Aria Code

Shakespeare’s “Romeo and Juliet” is the most famous love story in the Western canon. It’s a tale so embedded in our culture — one that has seen so many iterations and retellings — it might feel hard to appreciate its original pathos, and the way it perfectly distills the intersections of young romance, idealism, and rebellion.

In this episode, host Rhiannon Giddens and guests take a fresh look at this classic by focusing on the character of Juliet and her pivotal decision to take the friar’s draught, a concoction that will help her feign death long enough to escape an arranged marriage and run away with Romeo. It’s both an act of tremendous courage and one that sets their tragedy in motion.

In Charles Gounod’s operatic retelling, the aria Juliet delivers as she wrestles away her fear is so difficult that it’s often cut from productions. But it’s a pivotal moment, and a testament to Juiet’s agency. Soprano Diana Damrau is up to the task, and delivers a rendition of “Amour, ranime mon courage” — otherwise known as the “poison aria” — from the stage of the Metropolitan Opera.


Soprano Diana Damrau is among the most celebrated opera singers of her generation. She’s graced the stages of opera houses all over the world, and sung the role of Juliette at both The Metropolitan Opera and La Scala. After her debut as Juliette in 2016, it quickly became a favorite. For her, Gounod’s “Roméo et Juliette” is “one of the most beautiful operas ever written.”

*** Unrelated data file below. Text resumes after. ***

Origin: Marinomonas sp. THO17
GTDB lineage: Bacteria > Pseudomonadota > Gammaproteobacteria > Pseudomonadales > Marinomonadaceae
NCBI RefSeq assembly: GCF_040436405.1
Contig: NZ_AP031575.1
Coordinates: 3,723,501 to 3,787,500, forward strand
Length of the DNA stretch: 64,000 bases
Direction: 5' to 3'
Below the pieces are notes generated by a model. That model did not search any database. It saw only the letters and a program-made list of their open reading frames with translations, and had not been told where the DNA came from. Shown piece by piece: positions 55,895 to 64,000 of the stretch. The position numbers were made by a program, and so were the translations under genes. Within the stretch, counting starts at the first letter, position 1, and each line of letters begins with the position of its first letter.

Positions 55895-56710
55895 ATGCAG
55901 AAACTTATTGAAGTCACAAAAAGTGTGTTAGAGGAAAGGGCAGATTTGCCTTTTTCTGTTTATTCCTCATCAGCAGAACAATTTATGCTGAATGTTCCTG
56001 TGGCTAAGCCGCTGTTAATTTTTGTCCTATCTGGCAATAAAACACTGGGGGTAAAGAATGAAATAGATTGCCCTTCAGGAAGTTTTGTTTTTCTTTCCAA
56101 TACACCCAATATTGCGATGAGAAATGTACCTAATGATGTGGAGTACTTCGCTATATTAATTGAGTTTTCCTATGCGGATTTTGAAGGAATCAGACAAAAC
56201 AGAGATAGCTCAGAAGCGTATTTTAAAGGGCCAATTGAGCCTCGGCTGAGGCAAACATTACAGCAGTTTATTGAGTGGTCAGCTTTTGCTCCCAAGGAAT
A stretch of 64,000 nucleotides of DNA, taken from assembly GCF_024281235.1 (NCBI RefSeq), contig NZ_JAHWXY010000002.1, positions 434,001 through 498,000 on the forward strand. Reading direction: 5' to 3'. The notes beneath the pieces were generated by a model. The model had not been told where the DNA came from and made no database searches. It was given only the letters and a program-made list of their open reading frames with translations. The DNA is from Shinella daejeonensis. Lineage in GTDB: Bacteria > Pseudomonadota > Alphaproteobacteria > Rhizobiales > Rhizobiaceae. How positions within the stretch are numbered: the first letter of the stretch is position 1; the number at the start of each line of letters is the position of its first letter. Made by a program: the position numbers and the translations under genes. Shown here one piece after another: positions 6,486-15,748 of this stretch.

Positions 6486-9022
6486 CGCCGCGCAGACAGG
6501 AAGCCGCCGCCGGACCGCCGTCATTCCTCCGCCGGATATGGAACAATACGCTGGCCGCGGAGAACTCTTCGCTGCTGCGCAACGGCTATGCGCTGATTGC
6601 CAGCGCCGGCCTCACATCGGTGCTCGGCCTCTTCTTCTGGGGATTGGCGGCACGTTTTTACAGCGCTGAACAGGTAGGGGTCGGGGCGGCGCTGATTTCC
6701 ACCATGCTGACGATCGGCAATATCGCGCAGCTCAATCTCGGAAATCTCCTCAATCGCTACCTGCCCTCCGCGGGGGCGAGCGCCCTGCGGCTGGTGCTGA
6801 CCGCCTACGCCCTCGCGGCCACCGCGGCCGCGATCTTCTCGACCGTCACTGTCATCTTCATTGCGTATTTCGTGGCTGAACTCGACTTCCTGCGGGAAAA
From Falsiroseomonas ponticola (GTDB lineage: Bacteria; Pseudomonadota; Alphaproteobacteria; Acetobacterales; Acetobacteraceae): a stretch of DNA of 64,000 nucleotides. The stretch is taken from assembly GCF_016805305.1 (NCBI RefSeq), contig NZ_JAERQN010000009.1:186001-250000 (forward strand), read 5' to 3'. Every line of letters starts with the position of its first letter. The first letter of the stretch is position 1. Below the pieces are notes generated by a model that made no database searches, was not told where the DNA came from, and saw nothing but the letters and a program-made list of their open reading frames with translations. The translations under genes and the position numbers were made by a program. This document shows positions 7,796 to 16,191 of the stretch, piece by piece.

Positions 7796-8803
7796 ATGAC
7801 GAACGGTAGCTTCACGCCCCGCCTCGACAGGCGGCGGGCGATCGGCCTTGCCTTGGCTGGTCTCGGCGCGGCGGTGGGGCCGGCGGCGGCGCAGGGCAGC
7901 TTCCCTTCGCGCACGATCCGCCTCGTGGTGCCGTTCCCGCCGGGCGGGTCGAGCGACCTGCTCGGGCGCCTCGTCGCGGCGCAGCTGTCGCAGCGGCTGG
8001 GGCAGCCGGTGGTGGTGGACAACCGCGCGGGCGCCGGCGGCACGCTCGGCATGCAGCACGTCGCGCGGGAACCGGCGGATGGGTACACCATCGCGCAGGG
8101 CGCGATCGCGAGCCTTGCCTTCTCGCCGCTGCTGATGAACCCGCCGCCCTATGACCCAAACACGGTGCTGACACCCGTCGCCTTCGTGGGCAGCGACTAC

Yannick Nézet-Séguin serves as music director for the Met Opera orchestra, the Philadelphia Orchestra, and Montreal’s Orchestre Metropolitain, among many other appointments and collaborations with esteemed orchestras. In his opinion, “Roméo et Juliette” beats out “Faust” as Gounod’s best opera.

Emma Smith is a Shakespeare scholar and critic at the University of Oxford. Among her publications is the book “This Is Shakespeare,” which was a Sunday Times bestseller and has been translated into several languages. Smith frequently works with theater companies on their productions of Shakespeare plays and consults for film and television.

Acclaimed British author and theater director Neil Bartlett, whose novels include “The Disappearance Boy” and “Address Book,” directed “Romeo and Juliet” for the Royal Shakespeare Company in London. He says the experience leaves him feeling “wrung dry with admiration.”